This story has a lot of moving parts. First there’s wine and cheese, sure. But it’s a special kind of wine, made in differents ways by a number of people, and then incorporated to one idea, thought up by some Brooklynites. The second set of parts include a number of different cheeses, made by several dairies then and aged in Crown Heights. The finished product is a mashup of trends, ancient techniques, Slow Food, like-minded producers.
So let’s meet the players in what they’re calling “Rinds and Skins.”
One year ago Monia Solighetto and Alessandro Trezza opened the natural wine bar Have & Meyer in Williamsburg. The couple, who come from Italy and have gelato in their blood (check out their first business, Albero dei Gelati, in Park Slope) wanted to serve wine made with minimal intervention. This can be done by limiting the number and kind of treatments applied in the vineyards and wineries. Going down this path inevitably leads to wine as it was made before the advent of chemical sprays or even stainless steel, to what is know commonly known as “orange” wine: which not made from oranges nor is it exactly orange. It’s more of an amber, the color white wine turns when exposed to oxygen.
In Italy this amber wine was made in clay amphorae buried in the ground to maintain temperature. Unlike most white wines today, which are made in anaerobic conditions and thus maintain a vibrant lemon color and fruit flavors, orange wines made in amphora can look anywhere from lightly caramelized to rusty and taste nutty and earthy.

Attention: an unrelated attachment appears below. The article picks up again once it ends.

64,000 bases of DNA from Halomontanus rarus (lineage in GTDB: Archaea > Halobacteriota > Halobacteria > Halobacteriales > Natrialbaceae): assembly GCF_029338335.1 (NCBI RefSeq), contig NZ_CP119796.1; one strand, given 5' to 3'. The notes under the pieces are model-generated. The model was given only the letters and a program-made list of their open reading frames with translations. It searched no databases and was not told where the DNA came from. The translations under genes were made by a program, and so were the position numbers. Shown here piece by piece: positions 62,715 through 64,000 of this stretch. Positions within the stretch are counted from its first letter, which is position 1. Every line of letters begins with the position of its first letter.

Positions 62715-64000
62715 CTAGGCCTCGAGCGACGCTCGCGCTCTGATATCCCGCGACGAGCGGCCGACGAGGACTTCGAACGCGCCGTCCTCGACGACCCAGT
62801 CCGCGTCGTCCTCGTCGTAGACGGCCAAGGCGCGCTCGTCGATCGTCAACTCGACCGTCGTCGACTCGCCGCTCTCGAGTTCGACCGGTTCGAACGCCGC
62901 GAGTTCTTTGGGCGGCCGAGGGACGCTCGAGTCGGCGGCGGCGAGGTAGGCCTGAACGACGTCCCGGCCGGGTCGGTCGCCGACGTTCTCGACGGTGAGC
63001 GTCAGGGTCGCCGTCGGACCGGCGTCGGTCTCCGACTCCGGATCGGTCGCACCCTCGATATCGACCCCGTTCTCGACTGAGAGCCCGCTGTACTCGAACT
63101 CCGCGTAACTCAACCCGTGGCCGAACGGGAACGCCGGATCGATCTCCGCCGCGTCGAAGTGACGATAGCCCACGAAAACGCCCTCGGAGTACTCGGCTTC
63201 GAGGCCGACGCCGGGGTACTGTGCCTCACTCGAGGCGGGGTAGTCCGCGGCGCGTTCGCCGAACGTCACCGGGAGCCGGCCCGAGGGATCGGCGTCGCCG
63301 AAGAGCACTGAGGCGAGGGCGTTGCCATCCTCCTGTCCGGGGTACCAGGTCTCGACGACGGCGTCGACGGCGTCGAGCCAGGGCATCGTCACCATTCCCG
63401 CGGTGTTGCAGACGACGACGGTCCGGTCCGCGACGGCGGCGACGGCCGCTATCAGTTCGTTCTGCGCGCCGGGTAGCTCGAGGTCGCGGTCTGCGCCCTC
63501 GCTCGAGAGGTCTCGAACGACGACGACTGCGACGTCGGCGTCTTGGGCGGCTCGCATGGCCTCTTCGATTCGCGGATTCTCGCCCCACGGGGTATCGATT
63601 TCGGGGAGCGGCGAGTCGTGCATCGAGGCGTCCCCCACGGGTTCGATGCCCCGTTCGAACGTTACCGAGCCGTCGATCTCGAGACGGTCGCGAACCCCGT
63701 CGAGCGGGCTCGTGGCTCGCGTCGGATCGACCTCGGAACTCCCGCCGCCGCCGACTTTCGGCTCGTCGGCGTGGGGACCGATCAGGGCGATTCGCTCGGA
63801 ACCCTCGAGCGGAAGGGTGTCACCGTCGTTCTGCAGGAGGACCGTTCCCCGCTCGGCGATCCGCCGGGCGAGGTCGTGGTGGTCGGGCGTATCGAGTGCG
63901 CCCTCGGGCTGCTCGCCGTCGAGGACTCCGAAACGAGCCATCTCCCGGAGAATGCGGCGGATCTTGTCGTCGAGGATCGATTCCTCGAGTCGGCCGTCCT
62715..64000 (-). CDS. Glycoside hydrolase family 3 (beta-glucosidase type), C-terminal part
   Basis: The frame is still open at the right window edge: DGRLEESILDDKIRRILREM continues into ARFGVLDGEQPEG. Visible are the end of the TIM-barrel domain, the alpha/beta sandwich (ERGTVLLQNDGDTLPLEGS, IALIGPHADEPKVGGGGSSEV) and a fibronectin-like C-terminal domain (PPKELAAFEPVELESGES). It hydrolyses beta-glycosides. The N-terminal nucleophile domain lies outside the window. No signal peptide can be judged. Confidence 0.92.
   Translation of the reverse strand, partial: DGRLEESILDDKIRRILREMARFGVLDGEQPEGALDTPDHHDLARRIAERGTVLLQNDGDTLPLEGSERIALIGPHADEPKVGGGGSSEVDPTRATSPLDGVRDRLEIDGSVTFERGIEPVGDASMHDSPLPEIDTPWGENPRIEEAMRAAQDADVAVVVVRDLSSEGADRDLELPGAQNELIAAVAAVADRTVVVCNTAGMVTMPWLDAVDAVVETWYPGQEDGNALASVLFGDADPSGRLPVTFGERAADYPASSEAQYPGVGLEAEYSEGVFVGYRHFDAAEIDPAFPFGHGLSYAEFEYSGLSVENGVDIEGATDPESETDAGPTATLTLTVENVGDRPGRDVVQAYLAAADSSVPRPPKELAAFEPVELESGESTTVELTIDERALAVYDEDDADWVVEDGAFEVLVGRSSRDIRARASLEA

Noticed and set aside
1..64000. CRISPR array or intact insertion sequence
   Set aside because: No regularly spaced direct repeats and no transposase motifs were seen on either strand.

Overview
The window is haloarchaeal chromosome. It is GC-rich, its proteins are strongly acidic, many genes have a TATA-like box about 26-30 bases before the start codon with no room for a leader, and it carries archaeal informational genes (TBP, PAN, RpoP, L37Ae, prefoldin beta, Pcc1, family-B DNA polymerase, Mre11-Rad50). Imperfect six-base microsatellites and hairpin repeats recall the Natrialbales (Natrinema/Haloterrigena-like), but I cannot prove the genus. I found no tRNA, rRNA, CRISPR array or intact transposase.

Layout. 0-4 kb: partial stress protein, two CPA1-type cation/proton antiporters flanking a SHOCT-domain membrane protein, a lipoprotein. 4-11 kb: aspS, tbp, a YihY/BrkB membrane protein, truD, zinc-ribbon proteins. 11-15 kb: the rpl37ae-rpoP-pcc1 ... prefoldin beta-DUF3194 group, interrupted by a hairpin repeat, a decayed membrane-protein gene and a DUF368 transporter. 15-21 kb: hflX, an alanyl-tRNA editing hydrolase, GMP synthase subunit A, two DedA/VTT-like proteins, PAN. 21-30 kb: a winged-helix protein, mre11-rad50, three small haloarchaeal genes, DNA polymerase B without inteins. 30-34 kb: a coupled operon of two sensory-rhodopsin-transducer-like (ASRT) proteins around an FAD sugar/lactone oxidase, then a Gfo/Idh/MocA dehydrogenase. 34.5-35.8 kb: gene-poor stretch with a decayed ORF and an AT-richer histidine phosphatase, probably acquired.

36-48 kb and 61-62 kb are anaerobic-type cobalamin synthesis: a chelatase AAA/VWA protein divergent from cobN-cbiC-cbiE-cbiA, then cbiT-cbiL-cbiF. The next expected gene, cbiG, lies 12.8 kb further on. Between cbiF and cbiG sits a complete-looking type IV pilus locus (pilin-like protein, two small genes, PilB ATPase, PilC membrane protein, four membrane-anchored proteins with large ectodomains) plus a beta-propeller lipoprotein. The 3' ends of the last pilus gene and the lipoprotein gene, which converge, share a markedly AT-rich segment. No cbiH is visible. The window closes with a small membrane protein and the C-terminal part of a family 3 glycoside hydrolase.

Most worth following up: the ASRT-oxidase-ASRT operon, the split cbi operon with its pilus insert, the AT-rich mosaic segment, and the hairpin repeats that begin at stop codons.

Around these wines, Solighetto and Trezza wanted to serve local food and still honor their roots. “Globalization can be good,” says Trezza. “It’s two worlds getting together. The same values, two different countries and touched by one producer.”
So what goes better with wine than cheese?
The couple looked three miles south (and a couple blocks east from the Crown Heights location of their second Albero outpost) to Crown Finish Caves where Benton Brown and his wife, Susan Boyle, are using repurposed lagering tunnels in a old brewery to age or “finish” cheese, where it develops different kinds of rinds and flavors with time.
“I’d never heard of it,” says Brown, “but they asked me if I could age some local cheeses by washing them with orange wine.” He’d washed cheese with beer before, so why not wine?
Next came the fun part, picking the wines and cheese and deciding which would best work with each other.
The first round paired six cheeses with six wines. Soft cheeses like a goat cheese from Coach Farm in Hudson Valley was washed three times per week for two weeks with a 2015 “Anfora” from Francesco Cirelli made with the trebbiano d’Abruzzo.
At the other end of the spectrum, a raw sheep’s milk cheese from Grafton Village Cheese Company in Vermont was washed with the amphora-raised 2014 Serragghia made with the zibibbo grape. That cheese was washed three times a week for four months.
To say a cheese is washed is to overstate the process. The alcohol content of wine is high enough to kill the ambient bacteria in the caves that make the cheese what it is. Thus Brown and his team diluted the wine and apply the wash with a paint brush.
Back at Have & Meyer, customers can try the wines and cheese together in a flight. It’s a great opportunity to try some fairly rare wine and supremely unique cheese. Solighetto and Trezza, as they serve it, see the hands of people they all know: the cheesemakers in the Hudson Valley, the winemakers in Italy, the cheese finishers in Crown Heights and their own, the ones who brought all of them together.